Graham Collins, Training Support Manager here at Baxi provides some helpful hints and tips to specification for different scenarios.
Boiler replacement is a fundamental basic of an installer’s role and so, understanding when and why certain systems should be specified and the suitability for customers’ needs is almost second nature. However, we do receive lots of questions about boiler suitability for certain premises and specifics around products. With this in mind, Graham Collins, Training Support Manager here at Baxi provides a quick simple guide to matching the right boiler to the right customer and offers some helpful hints and tips to specification for different scenarios.
Following initial training, the role of an installer is one of constant learning. Regardless of what’s learnt in the classroom, being out in the field is one of the best places to constantly build knowledge which, over the years means that things like boiler specification become almost like routine.
Several fundamental factors need to be considered:
Assessing the property such as size of house – number of bedrooms and number of bathrooms – are a great starting point. Additional notes on water pressure, size of household and hot water requirements also all help an installer to identify the best possible solution for a property and its residents.
Where some difficulty lies, however, is in like-for-like replacements. When a customer seems happy with the current system’s performance, why alter the configuration? Yet another system may be better suited to the situation, so it’s always worth assessing other factors like water demand, flow rates and water pressure.
A great example of this is in properties that industry like to call the empty nesters, whereby parents still live in the family home but the children have flown the nest. The requirements for a family of five growing up in the property may be quite different to the needs of a couple. It’s important therefore to weigh up the needs of the property versus the needs of the residents. They can be quite different and it provides the installer with an opportunity to provide the homeowner with a series of options and explain the benefits of both.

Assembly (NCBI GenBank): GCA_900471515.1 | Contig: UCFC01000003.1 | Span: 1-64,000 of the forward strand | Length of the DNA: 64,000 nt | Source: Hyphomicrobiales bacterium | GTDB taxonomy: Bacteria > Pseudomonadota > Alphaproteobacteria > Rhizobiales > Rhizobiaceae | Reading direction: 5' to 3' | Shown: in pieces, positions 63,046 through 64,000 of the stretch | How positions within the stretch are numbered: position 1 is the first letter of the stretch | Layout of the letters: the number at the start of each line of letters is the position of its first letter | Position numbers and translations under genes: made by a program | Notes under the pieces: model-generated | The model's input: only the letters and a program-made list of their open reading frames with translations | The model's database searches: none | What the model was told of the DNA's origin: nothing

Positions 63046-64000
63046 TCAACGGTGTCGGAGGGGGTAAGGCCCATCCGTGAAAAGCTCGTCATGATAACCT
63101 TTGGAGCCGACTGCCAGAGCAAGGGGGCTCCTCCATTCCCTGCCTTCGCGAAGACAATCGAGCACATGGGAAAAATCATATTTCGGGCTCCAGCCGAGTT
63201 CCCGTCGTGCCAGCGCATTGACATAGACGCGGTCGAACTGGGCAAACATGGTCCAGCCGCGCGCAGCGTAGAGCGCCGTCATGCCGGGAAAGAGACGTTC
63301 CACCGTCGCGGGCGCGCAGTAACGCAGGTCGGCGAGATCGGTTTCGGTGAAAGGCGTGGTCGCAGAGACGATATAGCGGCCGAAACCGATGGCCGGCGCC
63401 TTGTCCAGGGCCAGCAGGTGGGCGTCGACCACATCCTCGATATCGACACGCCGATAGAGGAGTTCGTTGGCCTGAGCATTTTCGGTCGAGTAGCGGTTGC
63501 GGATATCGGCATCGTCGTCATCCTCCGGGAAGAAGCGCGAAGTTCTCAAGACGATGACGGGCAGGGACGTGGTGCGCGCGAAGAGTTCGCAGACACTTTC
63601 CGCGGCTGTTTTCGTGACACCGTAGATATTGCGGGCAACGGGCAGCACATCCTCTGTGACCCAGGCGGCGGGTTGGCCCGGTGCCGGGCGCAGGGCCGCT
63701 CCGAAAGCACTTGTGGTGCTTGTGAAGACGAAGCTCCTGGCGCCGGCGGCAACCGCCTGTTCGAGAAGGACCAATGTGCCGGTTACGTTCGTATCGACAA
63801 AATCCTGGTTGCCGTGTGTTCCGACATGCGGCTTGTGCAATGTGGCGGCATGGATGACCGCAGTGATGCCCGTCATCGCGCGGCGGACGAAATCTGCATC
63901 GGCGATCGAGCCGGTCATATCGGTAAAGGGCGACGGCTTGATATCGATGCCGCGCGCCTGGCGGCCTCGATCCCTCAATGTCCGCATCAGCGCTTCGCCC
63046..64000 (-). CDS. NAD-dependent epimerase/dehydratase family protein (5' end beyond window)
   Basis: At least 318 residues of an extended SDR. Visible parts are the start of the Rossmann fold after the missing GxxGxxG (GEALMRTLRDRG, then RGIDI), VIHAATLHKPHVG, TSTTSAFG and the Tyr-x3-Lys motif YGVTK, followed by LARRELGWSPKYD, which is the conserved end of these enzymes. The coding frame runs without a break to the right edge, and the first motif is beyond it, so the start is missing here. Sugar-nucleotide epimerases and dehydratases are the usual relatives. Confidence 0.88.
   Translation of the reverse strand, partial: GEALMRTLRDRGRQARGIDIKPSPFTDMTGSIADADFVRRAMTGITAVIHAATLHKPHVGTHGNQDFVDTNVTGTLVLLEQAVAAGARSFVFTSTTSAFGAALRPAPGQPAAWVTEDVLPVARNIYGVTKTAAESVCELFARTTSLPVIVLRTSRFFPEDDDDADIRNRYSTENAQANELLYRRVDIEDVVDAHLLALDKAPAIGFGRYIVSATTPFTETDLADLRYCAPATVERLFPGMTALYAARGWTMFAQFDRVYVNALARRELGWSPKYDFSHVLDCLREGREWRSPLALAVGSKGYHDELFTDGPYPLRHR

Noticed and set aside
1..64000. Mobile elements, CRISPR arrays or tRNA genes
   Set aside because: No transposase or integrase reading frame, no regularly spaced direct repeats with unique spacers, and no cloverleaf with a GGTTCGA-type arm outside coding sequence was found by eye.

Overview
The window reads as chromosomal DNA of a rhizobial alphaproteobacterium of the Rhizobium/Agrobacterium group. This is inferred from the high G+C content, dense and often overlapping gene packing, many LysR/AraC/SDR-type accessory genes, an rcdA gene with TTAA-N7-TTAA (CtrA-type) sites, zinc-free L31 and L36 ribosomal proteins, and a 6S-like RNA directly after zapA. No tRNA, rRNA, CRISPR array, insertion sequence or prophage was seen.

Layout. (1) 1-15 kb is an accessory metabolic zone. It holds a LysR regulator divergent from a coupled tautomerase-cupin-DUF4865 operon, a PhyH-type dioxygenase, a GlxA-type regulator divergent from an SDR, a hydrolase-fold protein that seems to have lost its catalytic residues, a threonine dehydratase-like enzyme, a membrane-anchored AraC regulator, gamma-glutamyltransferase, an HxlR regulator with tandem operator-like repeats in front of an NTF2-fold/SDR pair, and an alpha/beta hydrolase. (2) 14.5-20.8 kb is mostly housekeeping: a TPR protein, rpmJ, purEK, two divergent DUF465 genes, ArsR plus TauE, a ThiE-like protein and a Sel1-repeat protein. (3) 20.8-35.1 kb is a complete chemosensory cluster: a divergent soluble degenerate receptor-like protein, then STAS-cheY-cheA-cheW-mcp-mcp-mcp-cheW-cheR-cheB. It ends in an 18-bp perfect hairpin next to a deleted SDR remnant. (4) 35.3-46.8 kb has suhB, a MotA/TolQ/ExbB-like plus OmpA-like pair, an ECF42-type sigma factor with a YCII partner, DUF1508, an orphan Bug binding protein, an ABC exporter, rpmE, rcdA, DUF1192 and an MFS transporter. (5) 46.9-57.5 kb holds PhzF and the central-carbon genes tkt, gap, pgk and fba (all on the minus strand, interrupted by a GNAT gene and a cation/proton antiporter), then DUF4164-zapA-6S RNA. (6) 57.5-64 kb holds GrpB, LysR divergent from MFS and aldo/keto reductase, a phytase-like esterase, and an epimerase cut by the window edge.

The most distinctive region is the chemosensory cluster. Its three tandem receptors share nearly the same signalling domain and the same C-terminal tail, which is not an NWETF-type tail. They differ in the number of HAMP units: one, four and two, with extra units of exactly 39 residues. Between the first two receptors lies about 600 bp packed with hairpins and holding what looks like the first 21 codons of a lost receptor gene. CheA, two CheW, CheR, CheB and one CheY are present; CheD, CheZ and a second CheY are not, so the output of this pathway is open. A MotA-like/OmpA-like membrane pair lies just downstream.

Not wanting to teach people to suck eggs, we do receive calls about boiler systems and suitability for certain premises, so the following provides a quick guide to help installers with specification.
Heat-only boilers, also known as traditional or conventional boilers are generally fitted to an open-vented system; filled from a feed and expansion tank installed at the highest position of the system, normally in the roof space. In the property, there will be a hot water storage cylinder that is likely to be fed from a water storage tank. This type of system is common in older properties where the original system was installed before the combi boom of the eighties and typically utilised S or Y plan controls. This type of system is suited to properties with an average demand for water i.e. 15 - 20 litres per minute. They are also perfect for those homes with low mains pressure where a combi would not deliver an acceptable flow rate of hot water.
System boilers are similar to heat-only boilers in that during installation they are fitted in conjunction with a hot water storage cylinder. A system boiler is suited to properties with a high demand for water. Operating on a sealed system, there is no feed and expansion tank in the roof space. Baxi System boilers have built in expansion vessels and circulating pumps to simplify installation.
Combi boilers deliver instantaneous hot water, and are the most popular boiler type currently installed in the UK. Offering a compact solution to combined heating and hot water requirements, they do not require additional tanks or hot water storage cylinders. Fitted to sealed systems, they are ideally suited to properties with limited space and can be a kitchen-cupboard fit, if required. Installation of a combi may also be a cost effective solution to meet the needs of a customer’s budget. Offering simple control solutions, and with long-term warranties of up to ten years, it is a firm favourite with installers and consumers alike.